Sunday, 19 May 2013

MLD Cricket, my initial experiences.

The MLD Cricket Tarp needs little introduction. It was originally named the the Solo Trailstar but later renamed to the cricket. Thus its origins lie in the pentagonal pyramid design of the Trailstar, albeit smaller. However unlike its bigger brother it is not a regular pentagonal pyramid, but one with sides of different lengths. Moving away from the geometrical perspective it is apparent that as a shelter it works, Colin's review pays testimony to that. Colin's comprehensive review pretty much summarises my feeling on the MLD Cricket.


I have used the tarp for a total of 10 nights now, and have been nothing but impressed by its spaciousness, ease of erection and more importantly its weather worthiness. I use Carbon Fibre Pacer Poles which are not the optimum length for the Cricket, even though Ron suggests a length of 125 cm (49") as an approximate pole length . The CF pacer Poles have a maximum length of 130 cm (51") but in Colin's opinion 135 cm (53") is the ideal length of the poles, which I would agree with. Fortunately if you are an alloy Pacer Pole user then these poles can be extended to 140 cm (55") and thus provide sufficient length for the shelter. I have found that with the use of small rocks and other supports I have been able to use the CF Pacer Poles ensuring an optimal erection of he tarp.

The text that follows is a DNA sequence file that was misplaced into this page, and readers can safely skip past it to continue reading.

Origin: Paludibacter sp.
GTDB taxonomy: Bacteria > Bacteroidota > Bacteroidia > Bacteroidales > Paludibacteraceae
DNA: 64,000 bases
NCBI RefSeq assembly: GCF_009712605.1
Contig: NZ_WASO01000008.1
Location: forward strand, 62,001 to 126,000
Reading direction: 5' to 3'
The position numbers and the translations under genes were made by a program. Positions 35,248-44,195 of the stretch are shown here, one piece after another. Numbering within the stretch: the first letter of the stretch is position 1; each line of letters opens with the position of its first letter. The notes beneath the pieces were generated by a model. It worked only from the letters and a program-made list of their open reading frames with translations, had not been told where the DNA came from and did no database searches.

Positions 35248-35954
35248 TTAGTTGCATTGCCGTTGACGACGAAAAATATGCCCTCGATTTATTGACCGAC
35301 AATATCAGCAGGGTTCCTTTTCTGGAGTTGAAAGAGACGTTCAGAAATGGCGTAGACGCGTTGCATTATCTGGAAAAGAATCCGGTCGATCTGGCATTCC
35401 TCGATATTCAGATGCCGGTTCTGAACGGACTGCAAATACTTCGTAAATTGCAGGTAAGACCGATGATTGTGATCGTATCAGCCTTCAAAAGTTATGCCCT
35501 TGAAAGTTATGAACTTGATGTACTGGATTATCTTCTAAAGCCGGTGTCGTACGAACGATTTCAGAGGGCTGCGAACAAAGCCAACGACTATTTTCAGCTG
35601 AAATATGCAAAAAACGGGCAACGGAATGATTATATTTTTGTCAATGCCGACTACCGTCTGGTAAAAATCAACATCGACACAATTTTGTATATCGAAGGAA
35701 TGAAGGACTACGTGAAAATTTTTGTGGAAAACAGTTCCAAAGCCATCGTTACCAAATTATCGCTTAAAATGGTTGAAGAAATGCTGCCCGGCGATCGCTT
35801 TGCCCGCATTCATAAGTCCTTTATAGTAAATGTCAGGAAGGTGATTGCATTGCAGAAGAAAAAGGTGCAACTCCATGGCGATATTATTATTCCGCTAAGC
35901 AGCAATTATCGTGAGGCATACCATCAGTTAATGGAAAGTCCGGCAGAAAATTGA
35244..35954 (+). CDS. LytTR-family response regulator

I also have the Cricket inner and once connected to the outer it provides an excellent bug free environment for a total weight of 680 grams (24 ozs.) with the variety of setups, especially the storm setups the shelter will withstand strong winds and storms. Which was exemplified to me on my last trip when a fierce thunderstorm hit the area I was camped in, I could see the storm coming so whilst the main pole was set at its maximum of 130 cm, the front pole was set at approximately 60 cm (24"). The storm hit the shelter, on the rear corner, with powerful gusting winds and rain and hail, I was amazed as the centre pole and peg out points barely moved as the storm passed through, though there was some deformation of the panels as would be expected. I was also pleased to find that no water had entered the inner confines of the shelter.

What makes the shelter special? For me it offers the views and openness of a tarp whilst also providing the protection of a Mid making it ideal for use in the forests of Scandinavia.